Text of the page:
Google Analytics Workaround for E-commerce

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During the holidays, ecommerce takes center stage for many businesses as consumers turn to their digital devices for their gift-buying needs. In fact, this year’s Cyber Monday marked the single biggest online shopping day in history1. One of the best ways to ensure you’re gaining the insights from the bump of digital traffic is through Google Universal Analytics Enhanced Ecommerce.

Google Analytics Enhanced Ecommerce is implemented using a Data Layer through Google Tag Manager and enables product impression, promotion, and sales data to be sent with any of your Google Analytics pageviews and events. For businesses, this data can be invaluable as you are able to use pageviews to track product impressions and product purchases, and use events to track checkout steps and product clicks.

Marketers can quickly understand how much money is left on the table by viewing the Customer Journey from impression to addition to the cart, to purchase and calculation of revenue metrics through five new product action types:

  1. Product Impressions & Clicks
  2. Product Detail Views
  3. Add/Remove from Cart
  4. Checkout Flow
  5. Purchase & Refunds

Even with these new product actions types, when it comes to users changing their minds when they read reviews, or building a wedding registry there’s much to be desired. Enhanced Ecommerce is a huge upgrade to Transaction Tracking Reports, but still falls short when it comes to tracking “the other stuff” users are doing on your website.

In response, some may argue “um… you just use a track event method to measure the ‘add to registry’ actions of our blissful couple.”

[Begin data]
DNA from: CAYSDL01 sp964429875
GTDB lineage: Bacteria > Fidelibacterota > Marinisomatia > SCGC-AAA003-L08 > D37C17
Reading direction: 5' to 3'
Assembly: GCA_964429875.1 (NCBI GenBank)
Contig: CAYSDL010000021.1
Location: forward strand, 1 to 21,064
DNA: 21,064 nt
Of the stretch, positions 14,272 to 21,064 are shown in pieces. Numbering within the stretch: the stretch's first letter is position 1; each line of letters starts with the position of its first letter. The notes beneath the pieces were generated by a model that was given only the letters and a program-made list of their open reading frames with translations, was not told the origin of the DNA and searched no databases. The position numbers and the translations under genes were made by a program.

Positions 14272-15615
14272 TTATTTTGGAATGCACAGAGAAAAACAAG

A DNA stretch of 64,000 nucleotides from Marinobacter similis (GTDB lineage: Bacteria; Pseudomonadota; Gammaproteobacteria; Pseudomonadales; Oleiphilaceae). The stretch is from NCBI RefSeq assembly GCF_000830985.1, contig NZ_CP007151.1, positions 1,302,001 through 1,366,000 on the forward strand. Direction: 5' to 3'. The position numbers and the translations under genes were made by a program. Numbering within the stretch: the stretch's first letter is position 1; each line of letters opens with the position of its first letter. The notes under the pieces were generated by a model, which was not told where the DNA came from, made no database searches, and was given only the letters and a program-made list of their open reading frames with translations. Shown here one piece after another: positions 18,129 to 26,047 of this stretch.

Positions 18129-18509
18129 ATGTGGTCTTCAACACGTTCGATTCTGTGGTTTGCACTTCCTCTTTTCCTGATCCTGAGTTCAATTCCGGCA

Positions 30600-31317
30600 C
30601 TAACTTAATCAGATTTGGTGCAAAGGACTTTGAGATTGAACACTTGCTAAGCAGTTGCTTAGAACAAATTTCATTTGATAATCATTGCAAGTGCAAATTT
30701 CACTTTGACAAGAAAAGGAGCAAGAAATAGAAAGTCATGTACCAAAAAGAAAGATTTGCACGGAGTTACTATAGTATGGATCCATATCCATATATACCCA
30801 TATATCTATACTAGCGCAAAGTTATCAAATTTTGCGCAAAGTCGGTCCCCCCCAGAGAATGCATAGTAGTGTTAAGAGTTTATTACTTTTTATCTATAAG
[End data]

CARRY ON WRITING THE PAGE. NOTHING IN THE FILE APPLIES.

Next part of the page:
I would somewhat agree. However, this method still creates two road blocks to efficiently tracking “the other stuff” customers do with your products:

  • Custom dimensions cannot handle delimited strings; so, using a dimension to capture a delimited string of products will result in a report of “infinite” combinations of products making it less than digestible for reporting
  • Your product scoped dimensions can only be applied to the standard product dimensions provided by google. So, if you want to track “all the other stuff” with track event calls you’re going to need to create Hit scoped duplicates of all of these dimensions. This likely is not an option for GA Standard and it’s still less than efficient for GA360.

The Workaround

As a GA-certified partner, we’ve advised numerous brands across the globe on their Google Analytics implementation and in my eyes, the Product List Performance report is the least useful of the out of the box reports.

Hijacking Product List Clicks, the variable from this report which uses product impressions and clicks to calculate click-thru rates of elements like your product grid page, works around the limits of Google Analytics without impacting stakeholder needs.

As we help advertisers identify “the other stuff” they want to track e.g. “add to registry”, here are the steps we take to make sure they’re tracking successfully:

  • create a product scoped Custom Metric
  • implement a track event method with a product list click action.
  • increment the product scoped custom metric by “1” within the product list click

This method inflates the Product List Click metric and CTR. Don’t freak out!

We then build two new custom metrics which I call “Adjusted Product List Click” and “Adjusted Product List CTR” to mitigate inflation. We get the first by subtracting each of the “the other stuff” product scoped metrics from the standard Product List Click metric, and the latter by dividing that metric by Product List Impressions.

Now you just have to build a custom report to replace the standard Product List Performance reports, but you just gained the ability to track “all the other stuff” your customers do while still being able to apply the product scoped custom dimensions you’re using for merchandising attributes.

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1. Statista 2015, Statistics and facts about Holiday Season E-commerce

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About Author

Scott Friedman is Manager of Client Services at Stratigent, the Marketing Performance Optimization division of Ebiquity – North America. Scott studied at Oakland University and earned a Bachelor of Science in Marketing

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